There’s nothing I hate more than a movie that has so much going for it, but has no idea how to deliver a great narrative. “Promare” is a movie that, by all accounts, should have blown me out of my seat. But by the middle of it, I was counting down the minutes, and waiting for it to get to the point. It’s so sad that a movie that looks so amazing could be so lacking in originality with government corruption, clandestine organizations, and an evil politician who has plans for the world, yadda, yadda. It’s all so old hat for such an epic looking animated movie.
The “Deep Blue Sea” movie series seems to be veering slowly away from the campy nonsense that was the original and headed more in to Peter Benchley lite fare. For a movie that followed the silly shark fest with Sam Jackson, this is a surprisingly straight faced and dull second sequel. There’s nothing really here, save for the usual riffs on “The Deep,” “Aliens,” “The Abyss,” and only a very small connection to the sequel, which had a very small thread tied to the original Renny Harlin cult classic. It’s all fairly standard killer shark fare.
I’m all for psychologically challenging genre fare, especially in a time where most directors and actors are convinced that many modern audiences aren’t interested in that kind of entertainment anymore. With “Perfect,” Eddie Alcazar taps in to the type of dark science fiction that can be placed beside “2001” and “Waking Life” as just pure utter mind fucks that will leave your head spinning. Alcazar’s sheer visual brilliance sadly tends to mask a narrative that otherwise has no real direction or pretty much anything of real merit to say.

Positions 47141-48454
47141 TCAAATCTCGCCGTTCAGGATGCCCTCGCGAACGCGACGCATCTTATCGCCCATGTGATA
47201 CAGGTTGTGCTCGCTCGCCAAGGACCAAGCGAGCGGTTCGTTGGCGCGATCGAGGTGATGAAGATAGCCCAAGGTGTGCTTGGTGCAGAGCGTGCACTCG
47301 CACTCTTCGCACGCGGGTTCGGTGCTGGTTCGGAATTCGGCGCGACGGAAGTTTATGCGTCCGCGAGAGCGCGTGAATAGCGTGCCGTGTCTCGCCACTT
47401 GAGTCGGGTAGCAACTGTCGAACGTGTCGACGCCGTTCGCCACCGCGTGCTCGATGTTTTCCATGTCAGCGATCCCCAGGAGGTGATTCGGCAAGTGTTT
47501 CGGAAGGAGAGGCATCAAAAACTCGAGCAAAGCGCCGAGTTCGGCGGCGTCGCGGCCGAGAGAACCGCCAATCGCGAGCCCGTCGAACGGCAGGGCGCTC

In 1996, John Carpenter essentially pulled a Sam Raimi with one of his key creations, Snake Plissken. While “Escape from New York” is a great scifi action film, Carpenter is this time given a bigger budget and decides to cover a wider field of his mythology, cramming in as much as he could with this sequel/remake. While I wouldn’t call “Escape from LA,” it manages to rise above the rest in Carpenter’s ouevre with some very good concepts, and Kurt Russell doing a bang up job, as always.
Director-Writer Mike Timm’s passion project is a movie that jumps back and forth between fantasy and reality. It’s a very avant garde work of art that takes on the typically broader spectrum of the romance comedy and adds some creativity to it. While “A Girl, A Guy, A Space Helmet” has every chance to be a trite tale of a man and a woman falling in love, Timm’s unique direction and self awareness make it a worthwhile cinematic experience.
“Legion of Superheroes” arrived during that darker time where “Teen Titans” and “Justice League” had ended their excellent runs and DC was embroiled in a lawsuit over the Superman name. Around this time DC and Warner were attempting to create series less about critical acclaim and more about making merchandise money. “Legion of Super Heroes: The Complete Series” (now on Blu-Ray with all 26 episodes) isn’t a bad series per se, it’s just as grand as “Justice League” or as entertaining as “Teen Titans” was. Even during its entire run, the best episodes were just okay.
With almost eighty acting credits to his name, and experience in various fields of production and filmmaking, we spoke to Hans Hernke, the producer and co-star of “Another Plan from Outer Space.” The science fiction thriller is an impressive indie about a space crew stranded in a large harsh landscape looking for help. Hernke took time out for an interview to discuss the development for the movie, the upcoming toy line for it, and his new movie which he’s collaborating with “Another Plan” director Lance Polland on.